The Valsalva Manoeuvre is a breathing technique used in a variety of situations.
While it can be used to ‘pop’ pressure in the ears when flying, swimming or scuba diving, as well as to help push when giving birth, our focus in today’s blog is on how it can help with lumbar and core stability, in particular during resistance training.
How is the Valsalva manoeuvre carried out?
The stages of the Valsalva manoeuvre are as follows:
- Take a deep breath
- Hold the breath for about 10 seconds
- While holding the breath, keep the back and stomach muscles tight
- Breath out with force
- Go back to breathing normally
When was it first used?
The technique is named after the Italian physician Antonio Maria Valsalva, who lived during the 17th to 18th centuries and focused his study on the ears.
What happens during the Valsalva manoeuvre?
When you take a deep breath, the diaphragm expands, creating a downward force and intra-abdominal pressure. This causes the surrounding muscles to contract, providing stability for the pelvic and sacral joints.
The muscles affected include the following:
- Latissimus dorsai
- External and internal obliques
- Pelvic floor
- Rectus abdominus
What exercises can you use the Valsalva manoeuvre with?
A range of resistance and core exercises can benefit from using the Valsalva manoeuvre, for example:
- Bench press
- Push press
What are the pros of the Valsalva manoeuvre?
In a nutshell, it’s a very effective technique. Breathing in the correct way can make a positive difference to any kind of activity – just ask anyone who does yoga, sprints or lifts weights.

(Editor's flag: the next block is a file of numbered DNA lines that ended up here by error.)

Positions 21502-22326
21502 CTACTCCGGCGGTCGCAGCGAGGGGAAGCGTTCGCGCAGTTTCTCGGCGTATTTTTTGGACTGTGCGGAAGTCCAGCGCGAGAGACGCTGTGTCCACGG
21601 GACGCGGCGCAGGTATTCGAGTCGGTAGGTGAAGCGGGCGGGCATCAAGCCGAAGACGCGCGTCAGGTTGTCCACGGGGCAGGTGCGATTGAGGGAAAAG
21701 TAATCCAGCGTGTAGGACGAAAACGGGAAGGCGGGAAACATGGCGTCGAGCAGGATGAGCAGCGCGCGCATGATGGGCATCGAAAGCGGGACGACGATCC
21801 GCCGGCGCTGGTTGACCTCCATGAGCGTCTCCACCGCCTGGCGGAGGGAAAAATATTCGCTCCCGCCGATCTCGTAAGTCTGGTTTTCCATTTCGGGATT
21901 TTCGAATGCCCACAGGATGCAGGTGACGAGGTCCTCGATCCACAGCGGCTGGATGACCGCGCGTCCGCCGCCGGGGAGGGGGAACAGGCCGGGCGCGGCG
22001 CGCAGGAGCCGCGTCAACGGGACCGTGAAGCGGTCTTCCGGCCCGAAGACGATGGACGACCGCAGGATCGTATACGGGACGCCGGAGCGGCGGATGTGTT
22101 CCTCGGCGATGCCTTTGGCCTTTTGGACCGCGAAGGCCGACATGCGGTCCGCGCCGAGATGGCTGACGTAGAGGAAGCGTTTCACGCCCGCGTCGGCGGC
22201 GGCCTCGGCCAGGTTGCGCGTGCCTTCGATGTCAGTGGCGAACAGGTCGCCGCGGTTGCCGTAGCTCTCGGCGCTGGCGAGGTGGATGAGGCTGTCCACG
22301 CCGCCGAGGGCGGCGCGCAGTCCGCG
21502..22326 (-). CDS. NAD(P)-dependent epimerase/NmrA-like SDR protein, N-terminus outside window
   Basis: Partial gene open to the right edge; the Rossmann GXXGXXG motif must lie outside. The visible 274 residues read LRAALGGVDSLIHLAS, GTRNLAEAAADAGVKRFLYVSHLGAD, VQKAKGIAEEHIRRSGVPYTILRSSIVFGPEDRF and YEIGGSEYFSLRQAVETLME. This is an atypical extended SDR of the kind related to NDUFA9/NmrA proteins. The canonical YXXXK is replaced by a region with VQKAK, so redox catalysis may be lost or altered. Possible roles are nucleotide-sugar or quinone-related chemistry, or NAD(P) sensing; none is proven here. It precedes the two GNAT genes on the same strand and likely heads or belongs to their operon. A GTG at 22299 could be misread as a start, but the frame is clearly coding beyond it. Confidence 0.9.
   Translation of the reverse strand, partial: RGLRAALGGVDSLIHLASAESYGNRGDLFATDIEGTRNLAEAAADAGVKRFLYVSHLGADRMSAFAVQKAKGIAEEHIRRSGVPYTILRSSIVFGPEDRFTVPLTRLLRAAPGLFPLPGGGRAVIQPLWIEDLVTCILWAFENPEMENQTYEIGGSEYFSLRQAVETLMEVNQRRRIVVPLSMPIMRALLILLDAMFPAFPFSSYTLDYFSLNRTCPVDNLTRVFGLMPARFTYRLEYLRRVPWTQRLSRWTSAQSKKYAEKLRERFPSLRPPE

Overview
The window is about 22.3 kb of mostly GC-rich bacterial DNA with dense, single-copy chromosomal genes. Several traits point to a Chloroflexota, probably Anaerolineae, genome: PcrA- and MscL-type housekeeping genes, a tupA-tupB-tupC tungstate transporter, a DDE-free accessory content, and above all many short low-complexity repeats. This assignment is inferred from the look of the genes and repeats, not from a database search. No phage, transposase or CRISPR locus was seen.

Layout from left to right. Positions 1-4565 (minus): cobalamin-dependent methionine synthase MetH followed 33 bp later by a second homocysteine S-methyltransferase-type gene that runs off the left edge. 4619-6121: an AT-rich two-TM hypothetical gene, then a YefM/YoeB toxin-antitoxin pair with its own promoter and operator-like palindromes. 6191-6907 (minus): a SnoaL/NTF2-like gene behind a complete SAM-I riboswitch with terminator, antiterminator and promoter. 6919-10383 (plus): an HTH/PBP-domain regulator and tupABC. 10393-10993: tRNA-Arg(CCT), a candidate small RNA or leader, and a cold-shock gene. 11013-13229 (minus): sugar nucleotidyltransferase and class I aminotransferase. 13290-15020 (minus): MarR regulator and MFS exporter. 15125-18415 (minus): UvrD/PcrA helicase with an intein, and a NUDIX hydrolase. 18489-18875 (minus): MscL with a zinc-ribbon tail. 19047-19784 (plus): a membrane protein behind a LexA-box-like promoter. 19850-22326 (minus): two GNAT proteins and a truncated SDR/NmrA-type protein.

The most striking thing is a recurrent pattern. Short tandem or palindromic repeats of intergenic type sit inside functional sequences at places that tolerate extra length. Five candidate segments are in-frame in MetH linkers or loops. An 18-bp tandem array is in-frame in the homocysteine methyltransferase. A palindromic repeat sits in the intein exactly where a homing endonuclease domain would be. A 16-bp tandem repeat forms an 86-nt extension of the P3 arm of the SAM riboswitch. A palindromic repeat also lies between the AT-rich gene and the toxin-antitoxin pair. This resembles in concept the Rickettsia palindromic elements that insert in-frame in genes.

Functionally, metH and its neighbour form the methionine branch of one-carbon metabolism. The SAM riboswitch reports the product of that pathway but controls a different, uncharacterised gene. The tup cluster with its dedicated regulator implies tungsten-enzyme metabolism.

As well as improving the effectiveness of your activity – for example, allowing you to lift heavier weights – the Valsalva manoeuvre can also help you stabilise your core and back during a range of exercises, from the plank to resistance training. Having a strong and stable core means you are less likely to injure yourself during training.
And the cons?
Using this technique causes changes in the heart rate and blood pressure, which can be negative effect for some, especially those with high blood pressure. As it temporarily limits blood supply to the brain, it can also cause you to feel dizzy and lightheaded.
The intra-abdominal pressure and subsequent muscle contraction of the Valsalva manoeuvre can protect the back and enhance performance during weight training. However, those with particular medical conditions should be aware that it can affect blood pressure and heart rate.
As always, it is advisable to carry out techniques such as this under the supervision of a qualified personal trainer or fitness instructor and to consult a medical professional if there are any adverse reactions.